FX Hedge Ratios: Implications and Applications
Thank you, Michael, for that generous introduction. I wasn't really quite sure how to take it when I saw the wine being served before our talk, but hopefully that's not a message about the content that we're going to talk about today. It's been great working with Alex on this project and, as you'll see, it's really the beginning of a research programme. I'm also going to be speaking in Boston on a different topic Michael mentioned - 'Froth and the Equity Markets' - and so we're developing some interesting products and indicators around that and I hope to speak to many of you about that in the weeks to come. So people always tell me that when you do a presentation about something in economics, it's not like a mystery novel where you're waiting to get to the punchline. So we like to tell you exactly where we're headed. So, actually, this is a back-to-basics presentation today. As you know, State Street has developed over the years a number of different FX hedging and industrial behaviour metrics that are focused on the foreign exchange markets. What we're going to do today is really take a step back and try to actually establish some basic facts in this area that, surprisingly, actually, aren't that well-known. Some of them, you people have on the tip of their tongues and they think are true, and we're going to show exactly how FX hedging works, what types of hedge ratios investors adopt, and so on. So finance theory offers, actually, a lot of guidance about how investors should hedge their foreign exchange exposure. So, for example, a mean variance investor might do well to fully hedge if they were a bond investor; less so if they were an equity investor. As you know, many bond investors actually have almost 100 per cent hedging. Actually, FX hedging decisions are driven by a bunch of other factors as well: the cost of maintaining the hedge, so the carry; and then norms across asset classes - for example, yen hedges might be bigger than in other currencies, and so on. Actually, it turns out there's almost no evidence of how hedging is actually done. So this is a research effort where we're going to try to establish some basic facts about that and then think through some of the implications. So we're going to use a panel. This is incredible State Street data of equity and fixed income funds for which we have both their underlying asset positions and their FX positions, which are primarily in forwards; if they're not in forwards, we convert them to effective forwards. We're going to organise ourselves around the following questions. How common is the FX hedging for investors? How does that vary across fixed income versus equity investors? How much has that moved over time? I'll show you some cool pictures of that. So FX hedging overall has increased pretty substantially over the past 20 years among investors. Then we're going to try to understand dynamic hedging, which is to say let's say you're a US-domiciled investor and you have an Aussie equity position and that Aussie equity position goes up in value, how much do you typically adjust your hedge position? Do you do that one for one if you were a fully hedged investor, as we might think, or do you do something different? Then we're going to try to understand at the end what determines some of these hedge ratios that we find in the data. Okay, so hedging in theory, I don't want to spend too much time on this because Alex is actually going to go through the evidence, but why hedge? Mandates, for one, relative volatility - I'll show you some numbers on this in a moment - but volatility matters a huge amount, of course. Mark Kritzman pointed this out to me very early when I was talking to him about this work, that if you're a fixed income investor and you don't hedge the currency, well, it's going to give you a huge amount more risk in your portfolio than you might… Less so in the equities. When to hedge, cost of hedging, I already mentioned, and then what to hedge and how much. Okay, so let me just do some basics. Not everybody here lives and breathes this stuff, so I just want to be very clear about what we're doing. So what's the return an unhedged investor gets? So if you do it, for example, you're buying, for example, Japanese equities, okay, and let's say you're a US-domiciled investor. So you have to buy the yen first, right, then you use the yen to buy equities, and then you sell the equities later on if you were going to liquidate the portfolio. So what's your return? Your log US-dollar return is going to be the currency return, plus your log, plus your local return, right. Okay. What does a hedge investor do? You're basically eliminating or partially eliminating the currency return from the above; essentially, mixing out the currency return from that. Now, actually, you're not getting exactly this. I'm going to do a quiz later to tell me what term is missing here from this, the hedge log, but it's simplest to think about it this way - that your hedged return is, essentially, you're just getting the local return. Okay. So let me just show you this. I thought, to me, this was a pretty illuminating picture. This is actually the annualised risk during our dataset, which is from 1988 through 2022. We're going to be focused on these sets of currencies. Everything that we're looking at is from the perspective of a US-domiciled investor, so we're looking at always US dollar, Aussie dollar, US dollar, Swiss franc, and so on. So if you look at the dollar returns in equities, the volatility, you can see here is in the range of 16 to 20 per cent. The FX return - and I'm showing the local return, as well - you can see that hedging the returns in equities doesn't make nearly as much of a difference as it does in fixed income. In fact, if you're in the fixed income markets, which you see in those rows below, you're facing local returns with a pretty low vol, so basically between three and seven per cent. That's if you're hedged. So if you choose not to hedge the dollar return, you're actually putting a huge amount of additional currency volatility on your portfolio. So easy to understand why. Of course, the exact contribution to the total return depends on the correlation and then the mix of the volatilities. Okay. So let me give you a couple of definitions here. Matched funds, these are funds in our sample that have both foreign assets and trade FX, and then we're actually going to be able to match these, as I said, using their FX forwards to their underlying assets. I think that's really what's very unique about our data. To preserve confidentiality, all that we're going to be showing you is really distributions to give you a sense of what's happening, so nothing, of course, going on beyond those aggregates. I think even those aggregates are pretty illuminating. As I said, focusing on US-domiciled funds. Okay. So the first part of what we did is really the simplest, which is just to look at the static hedge ratio. What's a static hedge ratio? It's literally how much is the forward position relative to the value of the underlying. So, for example, this number if you were 50 per cent hedged would just be 0.5, okay. So it's the forward holdings divided by the value of the asset holdings, and we could do this for both an equity portfolio and a fixed income portfolio. Okay, so let me just show you what these numbers look like. So I'm going to focus your attention on the right-hand side of this table and then we're going to move our eyes to the left as we look through. So let's look at the very top line on the right. This is for Aussie dollar equity positions. Okay. So this tells us that 34 per cent of the funds that we've looked at… This in June of 2022, so this is our most recent snapshot of the data; our data is monthly. Thirty-four per cent of them are hedged, 54 per cent are unhedged and then there are 12 per cent in that set that actually don't have an underlying equity position but still have an FX position, just to give you a sense. Okay. Then the mean hedge ratio for the people who have a hedge on at all is only 15 per cent. This is in equities. Now, if you move your eyes to the left, you'll see that now I'm showing you the same set of numbers but averaged over the entire sample, so for the past 20 years. What do you see? You see those numbers generally are lower, so less hedgers and then lower hedge ratios, okay, but keeping in mind that these are low numbers to begin with, right. So in the equities, in general, as you go through this picture, the numbers tend to be low. So if you look on the right-hand column of the left panel, you'll see that median ratio of hedgers hovers between 20 and 70 per cent - that's over time. Then if you look again over on the very right, you see that number has come up. So that is to say both in a fraction of equity funds that hedge has gone up and the overall hedge ratio has gone up. You'll notice it's not one. So we really rarely see a hedge ratio of one among the equity investors. Okay. Fixed income looks pretty different, okay. So let's start again on the very right of the picture and you can see here the numbers, the typical hedge ratio that you see actually hovers around one today and about somewhere between 30 per cent and 70 per cent of funds in the fixed income space are hedged. This is based on the most recent data. Much like in the equities, however, those numbers have come up pretty considerably over time. That's you can see if you compare everything that's on the left to what we have on the right, those numbers have come up pretty significantly. I'll show you some individual pictures in a second. So here's a picture from the euro, for example. So this is, again, US-domiciled investors who have a euro, for example, equity position. So the top picture is showing you the per cent unhedged - that's the red. The blue is the per cent that's hedged. You can see that that has trended steadily up. Then you can see that median hedge ratio for euro equities as it has evolved over the years. Here's another picture, for example, now for fixed income investors. I'll focus now on the bottom picture to start and then we'll move back up to the top one. You'll see, incredibly, that median really hovers pretty steadily around one. So the typical hedge ratio is really moving very little. That said, the fraction of investors who choose to hedge at all, that has, for euros at least, actually, has been relatively steady although there have been some fluctuations that Alex will talk about exactly what those drivers are. So two more pictures that I want to show you before I turn it over to Alex, who's going to talk about dynamics of hedging. This is the histogram and an accumulated distribution, essentially, of those same pictures that I showed you before. The reason I show you this picture is to really focus on the bunching in two places, right. So where do you see the bunching in the picture? You see the bunching at around zero. This is for equity. Then you see the bunching around one. So you actually - basically, most people decide they're going to either hedge and they're going to hedge fully, or they're going to not do it at all and there's less weight in the middle. There is some weight in the middle, but… Now, for fixed income, it's pretty dramatically different, that distribution. You can see really the modal hedge ratio is one and, as Alex will tell you, people actually stick to that hedge ratio pretty religiously in that data. Thanks, Robin. So Robin's talked about the statics; I'm going to talk about the dynamics, how do hedge ratios evolve. So what do we mean when we say a dynamic hedge ratio? Well, what we're really referring to is how much investors are hedging on the margin when their underlying positions fluctuate. We're going to define this in the format of a regression. We're going to try to explain for a given amount a fluctuation in underlying asset positions. So, say, your Aussie equity goes up by one per cent, how much of that incremental variation are you going to hedge away? So the way the regression set-up is… On the left-hand side we have changes in the FX forward position. On the right-hand side we have changes in the underlying asset position - this would be a combination of local market return and flow driving this variation. The coefficient on this regression, the beta in this regression, is how we're going to define the dynamic hedge ratio. It tells you, basically, how much of the incremental position variation you're actually hedging away. Now, if you imagine a case where a fund is 50 per cent hedged in a given currency and wants to maintain that 50 per cent hedge, you would have to have a beta of minus 0.5. If you've got one dollar of return in local terms, you'd have to hedge 50 per cent of that away to stick to your 50 per cent hedge ratio. Both of these variables we're expressing as proportions of lagged underlying asset positions just so that the normalisation makes sense. This is a study that we can carry out at a number of different levels. We're going to look at this at the fund currency level in a very granular way and we're going to look at it in some more aggregated framings, as well. We're also going to study this over different timescales. On the one hand, we're going to look at a relatively swift adjustment period of one month and we're going to go all the way out to a 12-month horizon just to see if there's any variation in fast versus slow adjustment. So we're going to begin with more accumulative distribution functions. Now, a single dot in one of these CDF plots corresponds to one fund's coefficient in one currency. Now, here we're focusing on the distribution of positions across yen, so each one of these dots is a beta for the yen by some fund somewhere. On the top we're looking at equity portfolios. On the bottom we're looking at fixed income portfolios. Remember these are the beta coefficients. So what should we expect to see? Well, if these investors are hedging at the margin, all the distribution should be shifted over to the left, to the left of zero, in fact. They should skew negative. That is, in fact, what we see; all of these lines are shifted to the left, shifted away from zero into the negative domain. We also see that things don't change that much from left to right, from the one month to the one year horizon, so most investors are making their adjustments to their hedges relatively quickly, but, boy, do they change when you go from top to bottom. You can see the string does get plucked to the left, and why is that? That is because fixed income investors who Robin has shown you have higher static hedge ratios also have more aggressive dynamic hedge ratios because they are sticking to those hedges in aggregate it. They mean it; they want to maintain their hedge ratios. Now, this is just yen. We can do the same thing adding in all the other currencies. So now we have roughly nine times as many dots as we had before underlying the chart. Nothing really changes. You find the same facts across other currencies as we see in yen going down to that very granular fund currency level. Now, we can slice things a bit differently. Let's look at the cross-section, how different are things across the different currencies that we sample? Same set-up - the top set of charts is equities, the bottom set of charts is fixed income, left one month, right one year. We see that across all the different currencies - and in this case we're actually pooling all the funds together and running one regression per currency across all the funds - we still see negative coefficients for every single currency in every single set-up that we have here, although the equity coefficients are substantially smaller in absolute value than the fixed income coefficients. So across currencies investors are trying to stick to their hedges, but they care a lot more about their fixed income positions, consistent with what we saw at the granular level. So that's slicing across cross-sectional units. Now we can slide across time too to see how patterns of hedging had varied. Now, as Robin pointed out, and as you can see on our indicators today, hedging has generally increased over time. We do see that dynamic hedging has also increased over time. So to study this, we just running a rolling panel regression. Now, here we're lumping together all the funds, all the currencies, but we're shifting our window through time in a rolling 12-month window, looking at the coefficients that pop out. We do see that, generally speaking, the numbers have been negative both for equity and for fixed income, but, boy, have they gotten a lot more negative for equities, not just post GFC, but also post eurozone crisis. That equity hedge ratio, while still small relative to fixed income, has roughly doubled over the past decade or so. So investors, generally speaking, are dynamically hedging their equity. Their maintaining their larger hedge ratios in equities to a substantial degree. In fixed income, the dynamic hedge ratios are pretty high; they got pretty high pretty early and they've generally stayed there. Alright, so we've got our statics, we've got our dynamics. Do they talk to each other? Now, it's nice to have aggregate evidence of statis hedge ratios varying, it's nice to have aggregate evidence of dynamic hedge ratios varying. That does not prove that particular funds are maintaining their particular hedge ratios. It could still be the case that the variation we're seeing overall is driven by different funds shifting their behaviour around. Maybe fund A is swapping it's normal hedge ratio with fund B, and we still see an aggregate trend, but individual portfolios are not being persistent in their behaviour. The changes in the levels don't necessarily line up fund by fund even if they line up in aggregate. So we want to demonstrate or to test whether or not they do line up at a more granular level and we will, indeed, find that they do. Alright, so how are we going to do this? What we're looking at here are a set of scatter plots. Here's what we've done. Now, in this case we're looking at sterling - we'll look at other currencies in a bit, and sorry about sterling. What we're doing is we're first going fund by fund and trying to get a sense of what's a reasonable estimate for the target hedge ratio. Well, we're just going to say your historical average, how's that for a reasonable estimate of your target hedge ratio? So for each fund in each currency we're going to compute its historical average hedge ratio, then we're going to ask for the funds with a given range of target of average hedge ratios what's the typical dynamic coefficient that we estimated in our other regression. So what we're doing is, on the X axis, we're sorting out the various target hedge ratios, and then we're asking within those groups what's the average dynamic hedge ratio on the Y axis. When the bubbles get bigger, that means more funds live in a particular bubble. Now, if it's true that investors with high target hedge ratios are maintaining those aggressively, we would see for a large positive number in the hedge ratio a large negative number in the dynamic hedge ratio and we would see a negative slope to this graph or a negative correlation coefficient or whatever you like. We do, in fact, see this both in equity investors on the left and in fixed income investors on the right. So it really starts to take shape when there's actual hedging, when the hedge ratio is actually positive. Now, we can have cases with a negative hedge ratio; it's actually quite common in emerging markets, rare in DM, and that means investors are taking additional currency risk, they're not hedging it. So they don't follow this law, but the normal hedging law of investors does. So what we did before for sterling, we were able to observe the slope of this line. Here I'm just showing you that if you run the same experiment for all the other G9 currencies, you see similar very sharp negative slopes, near unity negative correlation coefficients across all currencies both in equities and in fixed income. So this demonstrates that investors truly are sticking to their hedge ratios at the micro level. That allows us to have a more rigorous foundation for saying that we understand their behaviour rather than guessing from aggregates. Alright, so what might drive the kinds of target hedge ratios that investors actually choose to abide by? What are the determinants of hedging? Well, we considered a number of natural macroeconomic variables. So one might be what's the short-term yield spread relative to one's base currency. So here that would be your local currency's three-month rate versus the three-month US Treasury rate. That's the cost of hedging. If you do a one-month rate, you would get a similar answer. So the cost of hedging. Another measure that one might use is a carry measure: what is the net yield I earn on a hedged ten-year bond position for a given foreign bond market; what does currency volatility look like? Here we're using aggregate volatility from the JPM index. Various measures of momentum. So momentum factors typically are - let's say a standard definition is the most recent year of return skipping the most recent month. We can look at this for both currency return momentum, and that means appreciation of the currency, the way that we've framed it. So a positive number for a given currency means it appreciated versus the dollar. We can look at the same thing in the local asset markets. So have the bonds done well, have the currencies done well, and for bonds and equities, this will both be in local terms, and what's the reversal factor, as well, just for completeness, that month momentum skips, we include those, as well. Finally, we actually look at patterns of correlation because, as Robin pointed out earlier, these can be quite interesting and important. So we're also controlling for a rolling five-year correlation between the local asset market and the currency itself. Now, what we're trying to predict is pretty simple: what are the levels of hedging using this vector of covariates in our X variable here? Now, we've done this study at a granular fund currency level, we've done it a number of different ways - with and without fixed effects, and such. Right now, what we're going to focus on is a much more aggregated quantity. We're going to be focusing on those median hedge ratios that Robin was plotting before, though, broadly speaking, the results are similar if you drill down to a more granular component. Alright, so what we're looking at here is a set of regression results. So on the rows we have our different regressors. In each case, we have a coefficient on the left, T stat on the right, the different columns tell us what the different regression specifications are. Most of the significant coefficients have been highlighted in yellow. Now, in all of these cases, we're including a time trend just to account for the fact that hedging has generally gone up. Here we're looking at fixed income portfolios; we'll look at equities next. Let's just go through covariate by covariate and get a sense of how these things look. Well, we actually get a positive loading on the short-term yield spread, which might be a little bit weird. That means that investors are hedging more when it's costlier to hedge. Now, I will note that if you look at this with currency fixed effects, which is equivalent to taking out a trend for Australia, a trend for Canada, etc., this actually flips around to a noisy negative coefficient. So this is really telling you that across currencies the higher yielders seem to be hedged a bit more than the lower yielders, at least in our sample. Okay, what about the FX volatility loading? Well, here we get a negative coefficient and that tells us that investors are actually hedging a bit less when vol is high. That, however, does fade away when we include all the other covariates. So this is true in a univariate setting, but there's nothing incremental here after we control for other factors. Then we have our two momentum factors, and this might look a little funny, as well. When FX momentum is positive, investors are hedging, hence shorting more. So that means investors are hedging more, on average, currencies that have depreciated. At the same time, we're getting a positive loading on fixed income momentum. So that means that investors are typically hedging more when yields have decreased or bond prices have gone up. Now, those may seem a little bit odd, especially when we consider that these two things are negatively correlated, at least in our sample. On average through time, we have seen that fixed income returns are typically negatively correlated with currency returns within developed markets, but if you look all the way over to the right… Let's see if this pointer works. There we go, over here. That's the column I showed you earlier, over there. Then we see that the coefficient on FX momentum flips to negative and the coefficient on fixed income momentum becomes more positive. Okay, fine, what does that mean? That means that we see more hedging in cases where bond yields are down and currencies have depreciated. That makes a bit more sense. It looks weird individually, it makes sense when you put it together. We also see higher - a positive coefficient on the net hedged yield, so the net hedged yield of a ten-year bond - when people can earn yield and hedge it, they're happy to do so - and a positive loading on correlation. So when correlations are higher than usual, there's a bit more hedging than usual, although the effect is relatively small. So in equities we have a pretty similar picture, so I'm not going to go through everything again. The main thing that changes is that in equities the FX momentum loading goes to a negative number, which is consistent with what we saw in fixed income after we controlled for fixed income momentum. So, basically, that means that equity investors are hedging a bit less when currencies have appreciated. Also, the equity momentum is a lot less important to determining hedging than fixed income momentum was. Alright, so what are the implications of some of this? Well, we've established a fairly rigorous foundation that investors do tend to stick to their hedges. So, fine, what does that mean? Well, that implies rebalancing demand. If your Aussie dollar assets go up one per cent, that means you're going to want to rebalance your hedge and that implies future selling of the Australian dollar just in the forward market. So there's a rebalancing demand that is induced by this observation about investor behaviour in currency hedging. Now, to fully understand the picture of currency demand even for this subset of international portfolios, we have to think about the spot or asset market as well. So there's an old theory called uncovered equity parity. This is focused on unhedged equity investors. There the idea is pretty simple; it's that investors rebalance. Well, what does that mean in an international context? Well, that means, again, if your Aussie equity goes up and you want to maintain a target weight of Australia in your global portfolio, you will sell down Australian assets. So there will be a rebalancing effect on the Aussie as well as on the ASX. So that's another headwind similar to the hedging headwind from the forward market, but there's also the phenomenon of country equity momentum. There is trend following across country equity markets, so that tends to be a positive for currency demand. As people follow the trend, they buy more of the country that's gone up, and if the country has gone up, the currency has typically gone up as well. So the next stage of all of this research is to put all of these things together. We're going to use these micro-estimated mean reversion parameters, if you will, around hedging demand and how investors have dynamically rebalanced their hedges, and we can put that together with the asset or the spot side of things to get a sense of what the net currency demand ought to be, which will eventually lead us to understanding returns. Just as 'Conan the Barbarian' had a sequel, excellent sequel, 'Conan the Destroyer', we too shall have a sequel to this bit of research. [Audience laughter] I'm just going to skip over the conclusions because I know we're a little bit full on time. Hopefully, this is all apparent to you, and, with that, I will open up the floor to questions and whatever the next stages are. [Applause] I feel like my first question should be for the audience as to who's actually seen 'Conan the Destroyer', but let's not go there. Okay. So I've got a couple of questions here just to kick us off, but, obviously, we'd love to take some questions from the room if there are any. First question - you probably know this one's coming… So you've done this for dollar-based investors. Any chance within our database that you could do it for other base currencies? We can definitely do it, we have the data. Whether or not we arrange it by a different study is something to determine just in terms of a write-up, just because there's so much one could write and one has to fit it into a coherent paper. If you go to our indicators today, you'll see that we have, basically, what we call domestic hedge ratios, so aggregate hedging by investors from a given base currency, basically, for euro investors for CAD investors, for Aussie investors and for sterling investors. That's the set of base currencies that we could reasonably explore with an analogous study to this, and, in fact, a lot of it's set up to be explored if we choose to. Great. Look, well, certainly as an active user of our FX fund, and I'm sure many of you in this room are similar, is the idea that the hedging related…? Let's say that someone just has a target of one per cent, sorry, 100 per cent, sorry, hedge ratio, are we trying to extract the passive hedging that is just occurring automatically, because is that where we're going with this? So, yes, so we're really trying to establish a research foundation for understanding things, but if you think about it in terms of a path to a product, long ago before we released our current set of FX indicators - you'll probably recall this conversation - this is similar to the ideas that we had around identifying active versus benchmark FX forward flow. So I do think that this may end up in that sort of place over time, because if you have a sense of what the typical - particularly for a particular portfolio in a particular set of conditions, what the typical hedging flow ought to be, deviation from that could be deemed active. Right. Yes, you need to basically establish first that if somebody looks like they're a hedger, that they're actually a hedger so that then you can add it up into something that tells you about what you think the flows might be, conditional on, say, a movement in the Aussie equity market or whatever the asset market is. It's fascinating how - and it came across very strongly in the presentation, how equity managers are hedging more. Look, obviously, you dug into that a little bit with the regression analysis, but what do you think are the main drivers of that in terms of the longer-term trend of them hedging more; any thoughts? Yes, there are a number of possibilities because the regime really shifted post GFC. So what else happened post GFC? Well, it got pretty cheap to hedge, didn't it, across currencies, so I actually think our current environment is a lovely natural experiment for this, because it ain't so cheap to hedge anymore or it's getting less cheap. So the short answer is I don't know, and just because, yes, we've got 20 years in the sample, but we have two regimes and a crisis in the middle. So I wonder if the cost of hedging is a factor there, I wonder if changes in correlations are a factor there, but there's also just the possibility that people - and this is more of an MKT MediaStats sort of thing - but as concepts become salient, people pay more attention to them, often rules change. Even if the underlying rationale was there for 20 years that maybe one ought to be optimising things by hedging a bit, once some set of people/portfolio managers started to hedge more, if there was more attention to the idea of the notion that one ought to equity hedge, that might itself create a sort of feedback loop where people hedge equity much more, because it's 'a thing', as the millennials say, which I'm an elder millennial, so I guess as I say. We probably have more to do in understanding the individual players and, for example, if across an organisation different funds tend to have the same kind of hedging behaviour, that's something interesting to explore. I just wanted to add to what Alex said there. Two dimensions in which this could lend itself to indicator-type insights. One is you've already nailed that, which is that if you think that the hedge ratio is one, then you can say something about what happens if the Aussie equity market goes up by ten per cent, you can infer what the hedging demand is. That's one. The other is on the last part of what Alex was talking about, which is if we understand over time what drives the hedge ratios, we can say things like, 'Well, if the central bank rate in Japan moves by this much, then we can forecast how much demand, essentially, that's going to stimulate in terms of changes in FX hedging behaviour.' So we're also going to try that direction. You can see from those regressions that there's less explanatory power relative to… The simplest thing to say is, 'It looks like Alex is hedging with a ratio of one, and he was doing that yesterday, and he's going to do that tomorrow.' It's harder to say, 'Jeez, Alex is going to go from a one to a 0.7 next year based on what's happening in the macroenvironment.' Got it, yes. Oh, Mark, I think. Oh, yes, one question here in the front. Great presentation, thank you very much. So it seems to me that the rational approach to currency risk is for it to be managed at the asset owner level, otherwise you have managers perhaps trading with each other at the asset owner's expense. I presume the results you're showing pertain only to asset managers and not asset owners. It implies what I would think of as a pretty significant inefficiency in the way these portfolios are managed. So, yes, I would say the data that we're using is account by account, so I think you're correct in that this does imply we're measuring at the asset manager level because we're measuring at the portfolio level. Yes, I think the returns to scale that you're talking about are valid; that's a valid concern. You can think of it as optimal execution often involves a bunch of trades generated by a bunch of quant models at a particular firm, but you don't execute all those trades and pay all those spreads; you figure out what the net flow is, you kick it out of your firm and then you allocate everything to your PMs. That does seem optimal and, luckily for me, people aren't doing that because, otherwise, our data would be a lot less rich a dataset. It's a great comment. If we were going to make a list of the inefficiencies between the asset allocators and the asset managers, this would be on it, but this probably wouldn't make my top ten list. I think about asset managers hedging the beta use inputs when the asset allocator wouldn't necessarily want to do that. There's lots of settings in which that's true. It's definitely something that we haven't spent a lot of time thinking about or exploring but something that we should look at. I guess the other thing to consider is that there might be - particularly fixed income investors, they think of themselves as macro specialists. So their current forecast could add a lot of value to their overall portfolio return. So there are cases where there's sufficient specialisation - maybe harder a case to make in equities - where you might actually - an individual PM might express their skill through a joint consideration of the short end of the curve through the currency forward and the longer end through the bond investment. So I'm sorry to say, as optimistic as Pippa was about the lack of nuclear conflict, we have a flashing red countdown on the front of the screen here. It is really off-putting, so I'm afraid that means that time's up, but I can assure you we're going to hear a lot more about the research you're doing. I know that for a fact. We can see where it's going and really looking forward to seeing it. So thank you, again. Thanks, Michael. [Applause]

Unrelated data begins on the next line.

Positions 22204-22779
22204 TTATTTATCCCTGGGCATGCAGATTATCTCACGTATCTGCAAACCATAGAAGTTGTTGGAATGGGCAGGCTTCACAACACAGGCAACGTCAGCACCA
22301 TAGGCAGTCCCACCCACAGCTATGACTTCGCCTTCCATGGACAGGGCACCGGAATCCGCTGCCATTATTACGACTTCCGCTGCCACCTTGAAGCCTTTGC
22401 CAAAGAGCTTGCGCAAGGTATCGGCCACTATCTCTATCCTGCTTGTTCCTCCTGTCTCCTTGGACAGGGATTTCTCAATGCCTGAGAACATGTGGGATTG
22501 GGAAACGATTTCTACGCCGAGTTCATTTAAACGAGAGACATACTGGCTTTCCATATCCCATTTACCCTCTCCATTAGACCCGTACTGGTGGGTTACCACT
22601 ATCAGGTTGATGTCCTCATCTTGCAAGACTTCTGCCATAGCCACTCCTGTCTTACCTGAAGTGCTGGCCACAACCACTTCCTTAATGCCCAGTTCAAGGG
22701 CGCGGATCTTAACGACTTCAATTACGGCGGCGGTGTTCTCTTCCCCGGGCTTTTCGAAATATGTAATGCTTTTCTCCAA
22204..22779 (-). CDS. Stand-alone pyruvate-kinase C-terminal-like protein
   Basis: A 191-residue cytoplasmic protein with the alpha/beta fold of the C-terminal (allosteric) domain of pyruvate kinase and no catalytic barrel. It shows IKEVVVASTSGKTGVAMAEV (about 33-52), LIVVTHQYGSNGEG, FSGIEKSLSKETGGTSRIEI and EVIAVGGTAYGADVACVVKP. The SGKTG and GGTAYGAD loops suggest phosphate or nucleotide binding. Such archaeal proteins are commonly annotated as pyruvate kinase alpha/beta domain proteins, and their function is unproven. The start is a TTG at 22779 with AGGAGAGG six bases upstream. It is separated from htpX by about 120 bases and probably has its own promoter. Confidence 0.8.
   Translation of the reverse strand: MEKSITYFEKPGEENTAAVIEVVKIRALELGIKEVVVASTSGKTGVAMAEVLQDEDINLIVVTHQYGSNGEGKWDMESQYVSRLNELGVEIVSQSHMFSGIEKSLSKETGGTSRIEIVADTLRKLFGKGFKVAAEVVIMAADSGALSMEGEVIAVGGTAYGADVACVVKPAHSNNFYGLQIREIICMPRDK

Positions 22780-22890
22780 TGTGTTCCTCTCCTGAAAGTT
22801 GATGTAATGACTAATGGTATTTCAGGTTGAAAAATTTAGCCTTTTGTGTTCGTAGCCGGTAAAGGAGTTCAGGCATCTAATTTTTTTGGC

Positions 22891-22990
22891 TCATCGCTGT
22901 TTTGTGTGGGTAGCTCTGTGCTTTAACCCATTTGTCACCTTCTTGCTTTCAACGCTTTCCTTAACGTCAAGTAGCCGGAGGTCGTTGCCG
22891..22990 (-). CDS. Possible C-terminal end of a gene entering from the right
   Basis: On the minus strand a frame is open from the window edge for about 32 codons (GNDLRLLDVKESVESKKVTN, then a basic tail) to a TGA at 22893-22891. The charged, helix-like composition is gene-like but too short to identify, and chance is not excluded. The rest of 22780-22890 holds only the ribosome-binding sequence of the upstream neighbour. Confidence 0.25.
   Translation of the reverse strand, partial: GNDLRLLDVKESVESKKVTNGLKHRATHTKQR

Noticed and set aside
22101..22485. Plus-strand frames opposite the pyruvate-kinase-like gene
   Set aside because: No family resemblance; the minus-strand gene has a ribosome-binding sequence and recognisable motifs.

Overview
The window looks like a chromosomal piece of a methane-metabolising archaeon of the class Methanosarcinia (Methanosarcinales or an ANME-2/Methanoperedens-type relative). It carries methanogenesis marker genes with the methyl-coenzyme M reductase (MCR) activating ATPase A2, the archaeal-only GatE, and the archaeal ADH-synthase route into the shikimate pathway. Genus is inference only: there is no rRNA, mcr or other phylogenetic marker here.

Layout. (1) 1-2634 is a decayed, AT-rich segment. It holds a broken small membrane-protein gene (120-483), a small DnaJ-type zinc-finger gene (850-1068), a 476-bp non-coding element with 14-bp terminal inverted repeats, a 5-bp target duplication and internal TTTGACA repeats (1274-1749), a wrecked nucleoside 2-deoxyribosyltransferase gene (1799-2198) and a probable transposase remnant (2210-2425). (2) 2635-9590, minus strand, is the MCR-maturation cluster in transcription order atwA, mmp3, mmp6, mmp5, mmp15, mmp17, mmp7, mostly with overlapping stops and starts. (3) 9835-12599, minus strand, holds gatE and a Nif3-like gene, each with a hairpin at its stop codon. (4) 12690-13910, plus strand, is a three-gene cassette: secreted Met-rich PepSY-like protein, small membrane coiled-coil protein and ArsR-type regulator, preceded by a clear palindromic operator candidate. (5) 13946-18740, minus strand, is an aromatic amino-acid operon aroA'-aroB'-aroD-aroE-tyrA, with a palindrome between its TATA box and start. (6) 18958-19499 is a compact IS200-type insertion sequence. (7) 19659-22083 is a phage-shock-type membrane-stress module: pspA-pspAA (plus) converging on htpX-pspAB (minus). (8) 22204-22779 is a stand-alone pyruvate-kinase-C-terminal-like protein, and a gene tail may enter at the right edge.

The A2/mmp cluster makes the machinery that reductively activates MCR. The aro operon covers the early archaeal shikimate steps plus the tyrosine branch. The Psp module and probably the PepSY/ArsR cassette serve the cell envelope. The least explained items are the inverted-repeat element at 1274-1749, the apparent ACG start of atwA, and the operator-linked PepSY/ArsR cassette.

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Robin Greenwood, George Gund Professor of Finance and Banking at Harvard Business School, and academic partner at State Street Associates, and Alex Cheema-Fox, head of flow and positioning research at State Street Associates, use the co-movement of FX and equity and bond positions to estimate target hedge ratios for investors. They then explore the determinants of these hedge ratios over time and over currencies, and how one can forecast FX demand by combining hedge ratios with other features of investors’ portfolios.